I saw ‘Ratatouille’ two weeks ago in a Special Sneak Preview, and I loved the film. And, well, I think other people should see it too. This is not a perfect film: its problems are small, but they are in fact there and this cannot be ignored. However, they are far outweighed by those qualities that raise this film experience to a different level than last year’s Cars. These qualities are those that make Ratatouille stand out for kids, adults, and all moviegoers. They might not stand out for every single critic, or for every single person who goes to see it: but I believe that they make this a film worth watching.
Over the past two weeks I have covered the first nine of these reasons, and with this feature I present the 10th and final one. For those who are not yet convinced as to whether this film is worth the time of you or your family, I can only say that the theatre in which I saw this film ran the gamut from toddlers to seniors. This is a film for everyone, and it’s a film you should see for the following ten reasons.
What makes Ratatouille so special is that its story covers so many bases without feeling overstuffed: Remy’s storyline deals with identity and finding one’s passion, Linguini has to learn to grow a backbone, and the commercialization of good food even gets its nose into the picture. While the themes and settings of the story are perhaps Pixar’s most unique yet, the heart at their centre is classic Pixar.
9. The Total Package (Wall-E and Lifted)
Now, this was technically just Wall-E in my initial piece, but I had to make a change to fit something in below. What the Wall-E teaser trailer and short film ‘Lifted’ bring to Ratatouille is a sense of both the future of Pixar and the value that Pixar brings to their films. For adults, seeing that Wall-E trailer gives you a glimpse at the conceptually unique film Pixar has coming next year. And, for kids and adults, Lifted is a comic gem that will get you ready for the main course.
I said a lot of positive things about Michael Giacchino’s work on this film, and reviewers are coming in with the same feelings. From the Chicago Tribune:
To “Ratatouille” Giacchino contributes the most delightful musical score of the year. His delicate, nimble flute theme for Remy (like Jean-Pierre Rampal on uppers) captures the hectic pace of a rat’s life, and there’s a genuinely rhapsodic swell of feeling in the way the orchestral music augments the rooftop view from Linguini’s tiny apartment, as seen through the eyes of Remy.
From unknowns to legendary film stars, what Ratatouille perhaps does best is maintain a sense of character within its, well, characters. These are not celebrities voicing people and rats, but instead people who are becoming these characters and giving them depth and interesting developments. Peter O’Toole is especially fantastic.
This film is as much of a love letter to Paris as it is to food itself. With breathtaking beauty, Pixar has created a stunning vista that stretches for miles which portrays Paris as a beautiful city; however, they go further. The sidestreets and alleyways are full of life, imagination, colour, and when Remy travels through this city there is a sense of discovery and wonder unseen in even previous Pixar films.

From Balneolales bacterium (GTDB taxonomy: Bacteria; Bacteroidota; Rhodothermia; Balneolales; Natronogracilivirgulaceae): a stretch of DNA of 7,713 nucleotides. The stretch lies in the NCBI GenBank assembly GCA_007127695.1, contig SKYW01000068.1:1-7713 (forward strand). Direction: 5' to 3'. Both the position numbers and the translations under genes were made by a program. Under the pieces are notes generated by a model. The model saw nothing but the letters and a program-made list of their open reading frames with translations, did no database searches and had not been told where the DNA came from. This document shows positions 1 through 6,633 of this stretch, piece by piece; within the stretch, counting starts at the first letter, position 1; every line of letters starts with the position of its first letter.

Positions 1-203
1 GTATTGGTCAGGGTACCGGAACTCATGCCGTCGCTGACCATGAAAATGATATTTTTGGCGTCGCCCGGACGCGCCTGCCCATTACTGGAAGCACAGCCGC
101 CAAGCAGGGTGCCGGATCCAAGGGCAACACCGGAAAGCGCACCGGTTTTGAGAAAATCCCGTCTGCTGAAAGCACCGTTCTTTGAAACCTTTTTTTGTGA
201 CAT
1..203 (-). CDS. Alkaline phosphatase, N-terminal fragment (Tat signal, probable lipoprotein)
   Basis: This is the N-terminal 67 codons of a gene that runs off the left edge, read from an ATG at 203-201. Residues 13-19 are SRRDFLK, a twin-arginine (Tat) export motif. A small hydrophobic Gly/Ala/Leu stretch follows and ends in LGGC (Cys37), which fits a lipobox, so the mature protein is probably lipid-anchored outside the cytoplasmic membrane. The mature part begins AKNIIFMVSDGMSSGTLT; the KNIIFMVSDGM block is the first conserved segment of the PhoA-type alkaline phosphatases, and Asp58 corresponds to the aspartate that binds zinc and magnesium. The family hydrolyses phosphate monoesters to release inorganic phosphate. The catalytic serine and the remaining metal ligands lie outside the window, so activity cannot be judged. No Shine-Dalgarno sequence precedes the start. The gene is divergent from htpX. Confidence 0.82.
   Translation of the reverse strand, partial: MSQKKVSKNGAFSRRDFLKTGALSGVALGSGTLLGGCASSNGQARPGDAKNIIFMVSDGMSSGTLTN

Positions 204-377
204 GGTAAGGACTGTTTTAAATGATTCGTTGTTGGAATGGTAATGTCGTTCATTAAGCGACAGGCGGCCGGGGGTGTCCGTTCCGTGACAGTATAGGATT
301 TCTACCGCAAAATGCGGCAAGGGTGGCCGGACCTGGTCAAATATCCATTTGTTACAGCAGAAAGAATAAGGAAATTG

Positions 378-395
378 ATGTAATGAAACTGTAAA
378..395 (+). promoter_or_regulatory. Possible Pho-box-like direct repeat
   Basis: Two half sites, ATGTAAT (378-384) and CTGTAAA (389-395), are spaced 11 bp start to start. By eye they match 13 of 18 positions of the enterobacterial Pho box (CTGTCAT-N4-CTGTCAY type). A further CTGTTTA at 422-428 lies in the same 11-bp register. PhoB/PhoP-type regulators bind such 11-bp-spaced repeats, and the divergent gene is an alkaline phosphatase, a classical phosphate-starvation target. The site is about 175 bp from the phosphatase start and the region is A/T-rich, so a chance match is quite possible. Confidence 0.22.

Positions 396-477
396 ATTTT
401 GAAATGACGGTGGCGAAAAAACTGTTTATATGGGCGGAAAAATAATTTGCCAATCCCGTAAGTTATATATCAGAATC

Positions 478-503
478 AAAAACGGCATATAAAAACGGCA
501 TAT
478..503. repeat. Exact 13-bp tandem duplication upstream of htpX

Some critics are claiming that this film isn’t funny, and I think they need to get in touch with people who know what comedy is. Comedy doesn’t have to be puns, or fart jokes, or even verbal. The comedy within Ratatouille is sly for adults, physical for the kids, and fast-paced even when the dialogue is not. While the film is not a laugh riot, with great precision it milks laughs out at key points to serve its story.
Buy snacks when you go to see Ratatouille, and make them as gourmet as possible. Your stomach will start rumbling watching this movie, and the preparation that went into this food is rather stunning. I’m pretty sure that Pixar’s animators will view cooking as easy compared to cooking it up on computers.
3. The Critical Moral
This is a change from my initial list, but I wish to change this for a reason: as more negative reviews (not unjustly) come in, my first fears have come true. The film has a moral message delivered by food critic Anton Ego that challenges the current state of criticism, and some reviewers are getting all uppity about it. I think they should watch the movie again and reconsider, but that moral is well-stated, brilliantly read by Peter O’Toole, and something to make you think after leaving the theatre. I won’t spoil it, per se, but I think it makes a strong coda for the film and is certainly a reason for adults to see this film.
A lovable rat? It doesn’t seem possible, but Patton Oswalt gives Remy just enough rat-like qualities while creating an insanely likable lead character. You can’t possibly not root for Remy in this story, and Oswalt’s passion for all things food bleeds through his shiny blue fur to create an intriguing mix of rodent and chef extraordinaire.
And, without further adieu, the #1 Reason to see Ratatouille is…
1. Brad Bird
There is not enough space within ten reasons to address all of the amazing technical animation work, the wonderful layouts and backgrounds, the glorious sound effects and all of that other stuff. So, as we usually do, we like to attribute a film’s quality to its director, the person in charge of the project. Doing so for Ratatouille feels almost more natural: Brad Bird (The one on the left, for the unaware) is a fantastic director (“The Iron Giant”, “The Incredibles”) and this is a fantastic film. However, Brad Bird deserves simultaneously only partial credit for conceiving this film, and entire credit for getting it into the shape it is in now. And that struggle, without a doubt, makes the work of Brad Bird (All of it) the #1 reason to see ‘Ratatouille’.
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